Experts in medical education from across the world will gather in Exeter this month, to discuss how to ensure assessments in training produce safe, responsible doctors.
The conference, hosted by the University of Exeter Medical School and Plymouth University Peninsula Schools of Medicine and Dentistry (PUPSMD), is the first time the European Board of Medical Assessors (EBMA) has opened its annual event beyond its own membership, to create a forum for discussing latest research and global best practice and exchanging ideas.
Representatives from 19 countries will attend the (EBMA) Assessment in Medical Education Conference on October 14 and 15. The event is supported by the Academy of Medical Educators and the Association for the Study of Medical education, and is themed around crossing boundaries – between nations, cultures, universities and between undergraduate and postgraduate study.
Dr Tom Gale, co-organiser and Director of Assessment at PUPSMD is particularly excited about the range of expert sessions on offer:
“The EBMA is focused primarily on raising standards of newly qualified doctors across Europe using innovative educational methods. This conference showcases pioneering practice, locally, across Europe and beyond, through evidence based research across many healthcare professions.”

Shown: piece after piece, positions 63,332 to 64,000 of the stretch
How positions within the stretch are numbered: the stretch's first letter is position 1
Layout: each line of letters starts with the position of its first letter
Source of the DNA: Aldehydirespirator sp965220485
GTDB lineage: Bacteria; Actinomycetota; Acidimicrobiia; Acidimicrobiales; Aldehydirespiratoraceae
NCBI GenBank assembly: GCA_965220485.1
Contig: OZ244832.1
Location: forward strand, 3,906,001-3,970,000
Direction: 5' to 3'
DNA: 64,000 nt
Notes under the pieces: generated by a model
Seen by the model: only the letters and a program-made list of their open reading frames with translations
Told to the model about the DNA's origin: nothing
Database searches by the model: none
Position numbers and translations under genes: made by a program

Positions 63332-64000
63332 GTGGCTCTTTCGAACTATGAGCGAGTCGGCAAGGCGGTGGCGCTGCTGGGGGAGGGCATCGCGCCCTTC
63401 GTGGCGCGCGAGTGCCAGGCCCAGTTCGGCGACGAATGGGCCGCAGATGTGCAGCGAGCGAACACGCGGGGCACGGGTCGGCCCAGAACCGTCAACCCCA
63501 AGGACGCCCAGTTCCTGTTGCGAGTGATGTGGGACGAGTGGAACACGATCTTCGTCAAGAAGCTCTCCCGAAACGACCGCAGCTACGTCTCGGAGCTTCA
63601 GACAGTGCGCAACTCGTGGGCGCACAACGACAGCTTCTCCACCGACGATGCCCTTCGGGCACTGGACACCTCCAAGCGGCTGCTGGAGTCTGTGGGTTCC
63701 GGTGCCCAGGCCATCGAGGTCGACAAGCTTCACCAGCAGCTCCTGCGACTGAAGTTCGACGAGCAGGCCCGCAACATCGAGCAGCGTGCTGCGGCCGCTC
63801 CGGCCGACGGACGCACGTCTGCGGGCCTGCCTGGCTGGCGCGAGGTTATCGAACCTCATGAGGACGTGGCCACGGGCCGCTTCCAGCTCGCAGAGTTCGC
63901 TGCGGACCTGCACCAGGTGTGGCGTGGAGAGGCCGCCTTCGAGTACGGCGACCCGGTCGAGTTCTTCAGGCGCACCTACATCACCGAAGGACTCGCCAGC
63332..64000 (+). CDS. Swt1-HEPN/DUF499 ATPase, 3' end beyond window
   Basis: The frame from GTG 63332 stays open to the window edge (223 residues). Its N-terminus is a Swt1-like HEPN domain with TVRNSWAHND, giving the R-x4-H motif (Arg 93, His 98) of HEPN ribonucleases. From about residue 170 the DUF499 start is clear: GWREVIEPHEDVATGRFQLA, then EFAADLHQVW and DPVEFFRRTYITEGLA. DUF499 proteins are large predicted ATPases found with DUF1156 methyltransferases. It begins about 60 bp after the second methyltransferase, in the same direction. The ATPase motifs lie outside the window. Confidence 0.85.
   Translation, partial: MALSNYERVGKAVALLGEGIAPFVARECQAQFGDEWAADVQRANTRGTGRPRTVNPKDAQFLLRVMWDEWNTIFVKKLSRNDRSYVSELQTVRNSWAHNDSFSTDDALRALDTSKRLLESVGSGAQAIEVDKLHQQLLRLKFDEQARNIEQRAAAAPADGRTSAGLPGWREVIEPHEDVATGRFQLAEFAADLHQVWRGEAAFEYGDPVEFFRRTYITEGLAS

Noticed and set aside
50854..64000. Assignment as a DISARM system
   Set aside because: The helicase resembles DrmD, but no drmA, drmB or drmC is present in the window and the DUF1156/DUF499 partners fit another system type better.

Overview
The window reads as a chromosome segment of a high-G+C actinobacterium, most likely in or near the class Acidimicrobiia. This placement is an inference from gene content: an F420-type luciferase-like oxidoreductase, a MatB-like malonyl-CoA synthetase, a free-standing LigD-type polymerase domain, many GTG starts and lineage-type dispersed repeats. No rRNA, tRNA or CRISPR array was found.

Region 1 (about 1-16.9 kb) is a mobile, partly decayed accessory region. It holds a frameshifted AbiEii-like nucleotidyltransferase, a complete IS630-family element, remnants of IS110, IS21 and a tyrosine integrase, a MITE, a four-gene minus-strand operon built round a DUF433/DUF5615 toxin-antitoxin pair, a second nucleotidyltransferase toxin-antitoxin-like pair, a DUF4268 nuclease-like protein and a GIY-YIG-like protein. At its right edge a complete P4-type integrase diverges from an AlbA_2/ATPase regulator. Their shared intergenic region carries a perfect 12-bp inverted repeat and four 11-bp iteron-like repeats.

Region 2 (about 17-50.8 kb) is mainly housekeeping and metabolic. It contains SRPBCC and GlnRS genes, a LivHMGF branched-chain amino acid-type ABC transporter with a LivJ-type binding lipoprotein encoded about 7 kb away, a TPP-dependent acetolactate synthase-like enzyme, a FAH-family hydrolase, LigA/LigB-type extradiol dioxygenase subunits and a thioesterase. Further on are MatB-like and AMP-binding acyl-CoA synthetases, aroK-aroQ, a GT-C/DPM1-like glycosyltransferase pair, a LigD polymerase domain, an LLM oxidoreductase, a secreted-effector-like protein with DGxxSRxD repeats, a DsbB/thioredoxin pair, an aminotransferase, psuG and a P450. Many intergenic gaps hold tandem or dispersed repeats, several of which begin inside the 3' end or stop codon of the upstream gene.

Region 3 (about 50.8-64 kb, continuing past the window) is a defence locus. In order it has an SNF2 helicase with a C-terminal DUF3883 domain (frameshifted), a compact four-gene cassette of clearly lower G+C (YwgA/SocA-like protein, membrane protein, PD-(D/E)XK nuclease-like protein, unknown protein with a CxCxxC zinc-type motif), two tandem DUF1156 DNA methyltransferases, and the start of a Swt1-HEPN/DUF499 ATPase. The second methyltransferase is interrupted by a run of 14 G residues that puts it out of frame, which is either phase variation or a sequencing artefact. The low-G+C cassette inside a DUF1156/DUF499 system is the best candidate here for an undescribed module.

Clinical assessment is a major focus at PUPSMD where research has informed advances in international healthcare assessment policy and practice.
Adrian Freeman, Professor of Medical Education at the University of Exeter Medical School, and Chair and co-organiser of the conference, said:
“Assessment is a really hot topic in medical education, and it’s about much more than just the grades themselves. It’s about ensuring that doctors and specialists are safe to practice, and are committed to patient care. This is an excellent opportunity to bring together experts in this field at a meeting in Europe. At Exeter, we are committed to training graduates who are exceedingly well prepared for clinical practice, and it is a coup for our locality to host this event.”
The conference will feature a number of key note speakers from Europe and the USA, and will include workshops and a research poster showcase.
Professor Tim Quine, Deputy Vice-Chancellor (Education) at the University of Exeter, said:
“I’m delighted to welcome delegates to Exeter for the first European conference on medical assessment. This is a highly topical issue in medical education. We are proud to lead the way in this field to ensure we develop graduates of distinction who can make a difference in their communities.”